Paper presented at the National Seminar on Kashi Math and Guru Parampara, on 4th and 5th January 2014 at Sri Sukrathindra Oriental Research Institute, Ernakulam
Gowda Saraswath Brahmins – a brief historical review:
Gowda Saraswath Brahmins, a miniscule minority community forming a small but distinguished part of the Hindu Sanathana Samaj, traces it’s origins to the ancient Vedic period. As per the Sahyadri Khanda in Skanda Purana, Lord Parashurama is said to have specially invited Gowda Saraswath Brahmins of 10 Gothras along with their Kula Devathas to Gomantak (Goa), a land mass created by Him on the west coast of India for the purpose of Yajna, Shraddha and other Vedic rituals.
They were residents of Goa much before the Portuguese invasion and rule, and were instrumental in building a number of temples in Goa. A few of them are reported to have migrated down south in the 13th century A.D. for purpose of business and gainful employment to places such as Bhatkal, Basrur, Karkala,Mangalore, Manjeshwar,Calicut and Cochin.
During 16the Century, in 1510, the Portuguese invaded Kiswadi in Goa and established their rule and religion – Christianity, by forced conversion and destruction of temples. In 1540, they destroyed 167 temples of GSB’s in Kiswadi. In 1543, the nearby Sasasti and Bardesh taluks, which were till then ruled over by Adilshah of Bijapur, were ceded to the Portuguese by Adilshah. There were over 600 temples of our people in these ceded territories which the Portuguese started destroying, and then started forcibly converting the people to Christianity, on specific instructions received from Portugal.
The Portuguese not only destroyed the temples but also tortured our people who were worshipping their family deities in shrines inside their homes. As a result, our religious functions such as Upanayanam, Marriage etc… had to be stopped. The properties and the incomes from such properties, of 167 temples destroyed in 1540 were forcibly snatched from our people by the Portuguese to fund the establishment of small and big churches, as well as of schools and colleges for the newly converted Christians who were also gifted some lands forcibly taken from our people.
Paper presented at the National Seminar on Kashi Math and Guru Parampara, on 4th and 5th January 2014 at Sri Sukrathindra Oriental Research Institute, Ernakulam.
In 1542, to oversee the above task, Francis Xavier came to Goa from Portugal and was assisted by Vicar General Mingalvas. King Juva of Portugal on 8-3-1547 sent a proclamation and order to Bishop Juvan Albuquerque to enlist the priests of newly established churches to further the task of inquisition. This continued till 1554 when people were given an ultimatum to convert within a period of 21/2 months, as otherwise their properties would be confiscated and they would be forcibly converted.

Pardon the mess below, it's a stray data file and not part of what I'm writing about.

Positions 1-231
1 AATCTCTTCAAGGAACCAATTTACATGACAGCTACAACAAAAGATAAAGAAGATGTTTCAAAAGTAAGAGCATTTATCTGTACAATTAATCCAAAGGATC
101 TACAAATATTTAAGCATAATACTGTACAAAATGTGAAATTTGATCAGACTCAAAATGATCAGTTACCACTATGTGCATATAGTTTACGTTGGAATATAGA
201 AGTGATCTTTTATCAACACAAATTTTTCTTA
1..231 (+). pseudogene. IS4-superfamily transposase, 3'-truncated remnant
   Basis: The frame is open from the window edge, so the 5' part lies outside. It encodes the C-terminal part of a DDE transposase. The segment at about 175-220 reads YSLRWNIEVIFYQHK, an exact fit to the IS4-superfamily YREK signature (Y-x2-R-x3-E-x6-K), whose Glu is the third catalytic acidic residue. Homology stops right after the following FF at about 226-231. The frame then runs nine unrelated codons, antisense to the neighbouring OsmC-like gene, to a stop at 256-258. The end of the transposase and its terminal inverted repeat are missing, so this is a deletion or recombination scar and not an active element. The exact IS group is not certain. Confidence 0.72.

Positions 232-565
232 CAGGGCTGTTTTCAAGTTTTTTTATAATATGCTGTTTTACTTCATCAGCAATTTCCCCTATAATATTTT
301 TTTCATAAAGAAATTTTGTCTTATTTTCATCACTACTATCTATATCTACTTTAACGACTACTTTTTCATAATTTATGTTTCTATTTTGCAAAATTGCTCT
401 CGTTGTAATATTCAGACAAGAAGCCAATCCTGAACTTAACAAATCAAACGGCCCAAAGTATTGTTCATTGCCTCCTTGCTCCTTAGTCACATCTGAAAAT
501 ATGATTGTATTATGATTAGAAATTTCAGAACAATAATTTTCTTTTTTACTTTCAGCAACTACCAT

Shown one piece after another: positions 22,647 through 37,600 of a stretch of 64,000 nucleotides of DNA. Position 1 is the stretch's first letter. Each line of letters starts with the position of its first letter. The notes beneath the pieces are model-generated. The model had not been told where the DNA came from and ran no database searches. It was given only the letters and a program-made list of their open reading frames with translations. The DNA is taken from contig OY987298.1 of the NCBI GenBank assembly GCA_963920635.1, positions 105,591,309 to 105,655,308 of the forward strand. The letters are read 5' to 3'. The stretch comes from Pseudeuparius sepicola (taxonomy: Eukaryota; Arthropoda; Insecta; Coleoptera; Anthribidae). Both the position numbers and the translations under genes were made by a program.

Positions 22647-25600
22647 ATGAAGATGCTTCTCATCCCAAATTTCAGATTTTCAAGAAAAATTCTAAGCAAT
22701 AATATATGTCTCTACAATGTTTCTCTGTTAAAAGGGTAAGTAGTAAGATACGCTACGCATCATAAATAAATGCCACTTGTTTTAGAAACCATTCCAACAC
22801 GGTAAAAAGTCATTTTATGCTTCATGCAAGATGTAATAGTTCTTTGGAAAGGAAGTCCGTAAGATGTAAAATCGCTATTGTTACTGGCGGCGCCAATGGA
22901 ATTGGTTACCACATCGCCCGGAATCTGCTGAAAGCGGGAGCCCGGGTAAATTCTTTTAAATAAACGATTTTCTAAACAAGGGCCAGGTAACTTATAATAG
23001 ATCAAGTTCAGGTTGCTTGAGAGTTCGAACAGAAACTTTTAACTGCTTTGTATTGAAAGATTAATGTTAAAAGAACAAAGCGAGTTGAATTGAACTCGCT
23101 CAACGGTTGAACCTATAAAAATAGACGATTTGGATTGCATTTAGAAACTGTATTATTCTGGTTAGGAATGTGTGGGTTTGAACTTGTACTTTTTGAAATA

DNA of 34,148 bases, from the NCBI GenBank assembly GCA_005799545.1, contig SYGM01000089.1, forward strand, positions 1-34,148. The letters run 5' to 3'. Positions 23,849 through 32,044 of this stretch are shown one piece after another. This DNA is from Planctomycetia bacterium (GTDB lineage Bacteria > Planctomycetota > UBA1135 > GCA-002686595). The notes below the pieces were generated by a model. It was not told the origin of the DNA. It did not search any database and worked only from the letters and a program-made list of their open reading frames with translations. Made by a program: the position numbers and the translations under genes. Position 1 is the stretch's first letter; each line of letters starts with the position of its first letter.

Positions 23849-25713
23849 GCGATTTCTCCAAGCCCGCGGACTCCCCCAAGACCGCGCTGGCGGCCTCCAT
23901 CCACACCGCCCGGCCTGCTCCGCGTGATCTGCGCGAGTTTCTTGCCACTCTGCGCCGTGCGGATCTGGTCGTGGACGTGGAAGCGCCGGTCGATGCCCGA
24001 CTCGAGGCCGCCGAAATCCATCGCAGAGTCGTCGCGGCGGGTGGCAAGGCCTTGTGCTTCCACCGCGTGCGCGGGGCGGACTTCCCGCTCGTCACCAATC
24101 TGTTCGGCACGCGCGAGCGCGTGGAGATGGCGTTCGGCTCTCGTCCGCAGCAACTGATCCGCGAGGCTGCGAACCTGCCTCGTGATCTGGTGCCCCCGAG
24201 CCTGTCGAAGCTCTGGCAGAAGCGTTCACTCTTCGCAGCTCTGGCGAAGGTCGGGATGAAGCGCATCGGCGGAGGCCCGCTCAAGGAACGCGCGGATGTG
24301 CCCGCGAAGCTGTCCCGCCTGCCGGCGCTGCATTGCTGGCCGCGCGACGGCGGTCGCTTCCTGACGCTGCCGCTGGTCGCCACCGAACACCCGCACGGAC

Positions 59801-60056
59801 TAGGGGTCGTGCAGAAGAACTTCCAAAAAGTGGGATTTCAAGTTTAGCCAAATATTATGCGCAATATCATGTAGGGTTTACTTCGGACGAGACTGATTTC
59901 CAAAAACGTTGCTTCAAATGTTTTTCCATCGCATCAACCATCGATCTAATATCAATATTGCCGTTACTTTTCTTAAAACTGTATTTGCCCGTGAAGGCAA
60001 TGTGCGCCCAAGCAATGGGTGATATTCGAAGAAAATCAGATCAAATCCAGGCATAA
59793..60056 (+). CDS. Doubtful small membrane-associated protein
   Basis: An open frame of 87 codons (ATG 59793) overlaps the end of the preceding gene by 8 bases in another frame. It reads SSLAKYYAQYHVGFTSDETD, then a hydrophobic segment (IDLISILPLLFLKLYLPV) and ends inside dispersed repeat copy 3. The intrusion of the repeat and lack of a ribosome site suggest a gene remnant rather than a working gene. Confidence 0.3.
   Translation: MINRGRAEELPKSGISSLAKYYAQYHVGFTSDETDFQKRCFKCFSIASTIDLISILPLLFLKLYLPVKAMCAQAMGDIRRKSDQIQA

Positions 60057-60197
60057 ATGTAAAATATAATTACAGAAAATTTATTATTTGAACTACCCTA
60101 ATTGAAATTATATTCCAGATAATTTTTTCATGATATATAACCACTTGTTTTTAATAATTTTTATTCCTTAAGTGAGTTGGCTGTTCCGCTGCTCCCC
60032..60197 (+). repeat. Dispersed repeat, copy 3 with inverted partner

Our ancestors had now to make a choice. Easier for them would be to acquiesce in this inevitability and lead a comfortable life as newly converted Christians. The difficult and perilous choice would be to give up all their immovable ancestral properties, established businesses, comfortable lives and move with their family, deities and whatever movable wealth they could gather in short time, to new places to start new lives in uncertainty and anxiety for their future.
It is to the lasting credit of our GSB Community that our ancestors chose the latter option. In 1554, Ananda Samvatsara, 12000 of our people migrated enmasse from Goa along with their family, and family deities to different places. Of these, 4000 went east and north. 8000 left for Bhatkal, Basrur, UttaraKannada, DakshinaKannada, Malabar and Cochin.
Migration of GSB’s from Goa.
About a 100 years prior to this event, our people in Bhatkal had already established 7 Shilamaya temples which can be seen even today. Karkala temple had been established in 1537. Manjeshwar temple was established even much earlier.
Migration of our people from Goa continued during the period 1554 to 1565. The Venkatapathi Vigraha of Cochin temple was originally worshipped by the Vijayanagara rulers. This idol was obtained from Sri Vijayendra Thirtha Swami of Kumbakonam Math and first consecration of this idol in Cochin was performed in 1559 by Sri Sudhindra Thirtha, the immediate successor of Sri Vijayendra Thirtha.
It will be seen from the above that our GSB community has been right from the beginning particular about our Kuladevathas, our Temples and our religious practices over riding material consideration. Further more, up until recently, certainly up to Independence in 1947, the systems put in place for administering these institutions namely temples, maths and priests were working reasonably well.
GSB Maths and their reach.
Mathadipathis of our community maths namely Kashimath, Gokarna Parthagali Math and Kavale Math are Dharma Gurus i.e. they are enjoined to propagate Dharma and ensure compliance of customs, religious practices etc.. by members of community. This right to enforce compliance has been recognised and up held when challenged by the courts in British India.
Situation after 1947.
The situation changed after independence and after adoption of the “secular” Indian constitution. Mathadipathis have had to depend on voluntary compliance of customs, practices etc.. by the members of the community in the absence of support for punitive measures available earlier.
This factor together with
- a. The general atmosphere of increasing permissiveness in the society at large.
- b. Migration of community members from their compact habitats to other places in the country as well as abroad.
- c. Instant communication facilities such as TV, Media, Computer etc..
- d. Higher education and employment of women
have all contributed to the side lining and down grading of genuine spiritual and religious practices such as upanayanam, marriages etc.. These have now become competitive exhibitions of ostentation and wealth. Our elders and bhatmams have been reduced to the level of mute helpless spectators.
Challenges before the Samaj.
The net result of the above could be briefly summarised as under
- Mandatory rituals such as daily sandhyavandana prayers by the men, home shrines for deities, pooja and maintenance of tulisi plants at home, lighting up lamp in the home shrine in the evening, saying prayers, singing bhajans etc.. have by and large disappeared. It is only the exceptional home where all these or some of these could still be found.
- The practice of sitting together for at least one meal in a day has been given the go by, as men folk, women and children pursue their own agendas.
- There is increasing tolerance for permissive social behaviour because of media and environment.
- There is declining tolerance for each other’s view point among couples and this has resulted in marital discords leading to divorce and separation.